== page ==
There continues to be a growing body of research to support the impact of purpose on mental and physical health and how it can lead to longer life expectancy. Blue Zones newsletter
Dr. Robert Butler, the first director of the National Institute on Aging, estimated that an ability to define your life meaning adds to your life expectancy. His study found that individuals who had something to get up for in the morning that made a difference to them, lived longer and were sharper than those who did not.
My friend and I recently discussed this issue and drew the same conclusion. We also concluded that, as we age, we frequently need to overcome challenges, either mental or physical, to do that which brings meaning to our life. Sometimes our goals have to change with our abilities. Quilting might take the place of rigorous gardening for instance. As I consider this issue, I’m reminded of Helen Keller and Stephen Hawking. Physical disability need never be a factor as we define and carry out a meaningful life purpose.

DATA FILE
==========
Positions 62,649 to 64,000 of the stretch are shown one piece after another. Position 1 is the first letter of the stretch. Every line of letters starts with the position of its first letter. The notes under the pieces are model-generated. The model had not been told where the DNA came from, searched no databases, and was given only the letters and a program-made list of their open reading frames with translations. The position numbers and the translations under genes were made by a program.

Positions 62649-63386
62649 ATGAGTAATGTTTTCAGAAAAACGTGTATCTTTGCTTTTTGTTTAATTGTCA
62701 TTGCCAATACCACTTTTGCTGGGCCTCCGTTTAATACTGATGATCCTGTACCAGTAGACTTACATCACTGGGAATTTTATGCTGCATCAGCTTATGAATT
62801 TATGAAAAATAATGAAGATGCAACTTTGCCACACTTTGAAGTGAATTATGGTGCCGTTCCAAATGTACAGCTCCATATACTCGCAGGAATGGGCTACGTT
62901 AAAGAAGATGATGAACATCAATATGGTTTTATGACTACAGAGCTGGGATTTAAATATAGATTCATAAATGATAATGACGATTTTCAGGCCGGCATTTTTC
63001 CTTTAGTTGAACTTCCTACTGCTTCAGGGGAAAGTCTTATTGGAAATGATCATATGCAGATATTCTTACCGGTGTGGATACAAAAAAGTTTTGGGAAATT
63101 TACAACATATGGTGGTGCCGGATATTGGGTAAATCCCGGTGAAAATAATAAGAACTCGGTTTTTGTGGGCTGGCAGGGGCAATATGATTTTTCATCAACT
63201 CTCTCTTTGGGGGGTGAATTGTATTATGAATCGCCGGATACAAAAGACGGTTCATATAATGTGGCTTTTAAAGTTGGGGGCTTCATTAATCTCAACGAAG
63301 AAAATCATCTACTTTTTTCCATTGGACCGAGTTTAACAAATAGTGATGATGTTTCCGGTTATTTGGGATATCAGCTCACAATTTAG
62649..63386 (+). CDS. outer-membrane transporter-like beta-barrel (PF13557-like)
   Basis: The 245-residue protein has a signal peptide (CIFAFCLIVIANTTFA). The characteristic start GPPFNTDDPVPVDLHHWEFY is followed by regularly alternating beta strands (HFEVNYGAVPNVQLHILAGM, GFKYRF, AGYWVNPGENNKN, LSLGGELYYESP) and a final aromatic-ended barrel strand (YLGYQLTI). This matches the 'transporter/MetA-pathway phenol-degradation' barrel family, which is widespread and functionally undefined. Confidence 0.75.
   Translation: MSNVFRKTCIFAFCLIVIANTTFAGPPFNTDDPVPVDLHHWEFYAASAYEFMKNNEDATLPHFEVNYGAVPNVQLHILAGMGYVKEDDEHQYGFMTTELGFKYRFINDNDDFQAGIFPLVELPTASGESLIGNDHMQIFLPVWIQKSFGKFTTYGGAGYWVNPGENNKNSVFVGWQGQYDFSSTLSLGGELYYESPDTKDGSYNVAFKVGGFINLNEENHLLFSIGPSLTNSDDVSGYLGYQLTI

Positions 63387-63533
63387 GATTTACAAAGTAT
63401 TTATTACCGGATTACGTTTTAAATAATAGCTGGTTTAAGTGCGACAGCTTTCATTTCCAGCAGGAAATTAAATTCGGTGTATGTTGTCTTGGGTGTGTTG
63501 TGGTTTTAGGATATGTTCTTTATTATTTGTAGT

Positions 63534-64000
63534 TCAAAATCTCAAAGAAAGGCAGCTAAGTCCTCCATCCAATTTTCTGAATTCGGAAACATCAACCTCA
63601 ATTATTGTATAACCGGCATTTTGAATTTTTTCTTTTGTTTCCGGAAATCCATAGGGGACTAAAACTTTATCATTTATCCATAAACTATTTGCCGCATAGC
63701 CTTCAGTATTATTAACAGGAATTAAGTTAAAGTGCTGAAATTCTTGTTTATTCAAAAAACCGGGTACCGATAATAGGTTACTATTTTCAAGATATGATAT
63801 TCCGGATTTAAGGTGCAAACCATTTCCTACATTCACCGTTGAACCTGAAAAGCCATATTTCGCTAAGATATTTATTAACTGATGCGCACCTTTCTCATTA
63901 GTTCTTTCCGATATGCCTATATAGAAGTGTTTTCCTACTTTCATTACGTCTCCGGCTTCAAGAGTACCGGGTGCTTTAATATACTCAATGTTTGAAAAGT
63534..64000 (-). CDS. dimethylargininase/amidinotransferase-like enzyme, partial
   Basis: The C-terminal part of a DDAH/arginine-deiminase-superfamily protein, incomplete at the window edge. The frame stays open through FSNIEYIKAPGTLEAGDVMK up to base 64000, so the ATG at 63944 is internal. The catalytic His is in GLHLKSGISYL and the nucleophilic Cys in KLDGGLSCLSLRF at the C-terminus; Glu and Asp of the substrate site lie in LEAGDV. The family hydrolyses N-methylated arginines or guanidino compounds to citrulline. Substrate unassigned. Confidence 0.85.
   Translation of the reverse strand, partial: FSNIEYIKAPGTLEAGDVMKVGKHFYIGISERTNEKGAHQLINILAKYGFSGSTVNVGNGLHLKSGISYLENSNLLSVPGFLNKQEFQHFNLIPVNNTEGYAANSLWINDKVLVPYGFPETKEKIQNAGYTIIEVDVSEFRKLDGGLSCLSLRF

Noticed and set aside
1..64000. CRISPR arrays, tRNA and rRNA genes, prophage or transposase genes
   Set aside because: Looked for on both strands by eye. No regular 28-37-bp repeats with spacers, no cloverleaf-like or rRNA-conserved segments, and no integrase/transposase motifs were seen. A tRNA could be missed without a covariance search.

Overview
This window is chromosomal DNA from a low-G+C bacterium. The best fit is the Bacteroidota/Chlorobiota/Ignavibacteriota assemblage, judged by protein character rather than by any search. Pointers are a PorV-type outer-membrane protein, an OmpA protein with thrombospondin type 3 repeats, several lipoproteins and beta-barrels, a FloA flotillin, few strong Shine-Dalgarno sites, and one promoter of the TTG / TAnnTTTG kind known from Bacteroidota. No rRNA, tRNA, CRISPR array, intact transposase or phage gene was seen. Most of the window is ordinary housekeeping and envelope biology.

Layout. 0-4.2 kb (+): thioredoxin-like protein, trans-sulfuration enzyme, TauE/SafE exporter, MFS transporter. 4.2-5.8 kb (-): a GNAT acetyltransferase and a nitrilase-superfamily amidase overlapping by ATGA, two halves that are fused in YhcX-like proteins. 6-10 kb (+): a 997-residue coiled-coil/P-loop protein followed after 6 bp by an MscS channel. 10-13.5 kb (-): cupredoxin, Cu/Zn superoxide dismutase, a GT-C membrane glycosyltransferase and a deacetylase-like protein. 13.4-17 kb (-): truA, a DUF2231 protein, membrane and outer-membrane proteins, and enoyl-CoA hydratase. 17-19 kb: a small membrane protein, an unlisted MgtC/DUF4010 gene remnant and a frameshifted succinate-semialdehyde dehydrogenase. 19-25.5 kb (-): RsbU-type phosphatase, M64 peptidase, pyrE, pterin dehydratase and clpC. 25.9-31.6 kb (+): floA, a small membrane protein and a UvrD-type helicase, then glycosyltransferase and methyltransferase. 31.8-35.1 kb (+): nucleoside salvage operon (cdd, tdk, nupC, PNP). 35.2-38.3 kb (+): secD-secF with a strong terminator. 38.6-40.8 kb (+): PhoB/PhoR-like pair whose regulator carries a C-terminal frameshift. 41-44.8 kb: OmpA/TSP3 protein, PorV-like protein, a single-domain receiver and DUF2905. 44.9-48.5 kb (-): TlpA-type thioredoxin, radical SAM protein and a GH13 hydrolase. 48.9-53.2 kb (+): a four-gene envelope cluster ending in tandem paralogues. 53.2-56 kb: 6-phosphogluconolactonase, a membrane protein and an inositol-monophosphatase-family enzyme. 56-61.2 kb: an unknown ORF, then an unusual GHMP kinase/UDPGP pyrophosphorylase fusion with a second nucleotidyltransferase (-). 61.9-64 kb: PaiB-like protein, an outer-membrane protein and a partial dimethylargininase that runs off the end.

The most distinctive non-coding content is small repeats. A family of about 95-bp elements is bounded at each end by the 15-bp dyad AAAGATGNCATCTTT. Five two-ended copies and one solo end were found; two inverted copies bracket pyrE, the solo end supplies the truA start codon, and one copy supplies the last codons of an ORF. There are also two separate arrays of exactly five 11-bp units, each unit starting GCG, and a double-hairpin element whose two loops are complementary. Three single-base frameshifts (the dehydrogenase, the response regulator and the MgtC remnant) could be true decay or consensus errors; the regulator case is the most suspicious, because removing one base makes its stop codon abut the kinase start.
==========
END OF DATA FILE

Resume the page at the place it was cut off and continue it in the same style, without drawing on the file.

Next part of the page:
Affirmation: I have purpose in my life.
Coaching questions: How do you define your purpose? What gets you up everyday (especially if you’re retired)? If you feel lost, how will you discover renewed purpose in your life?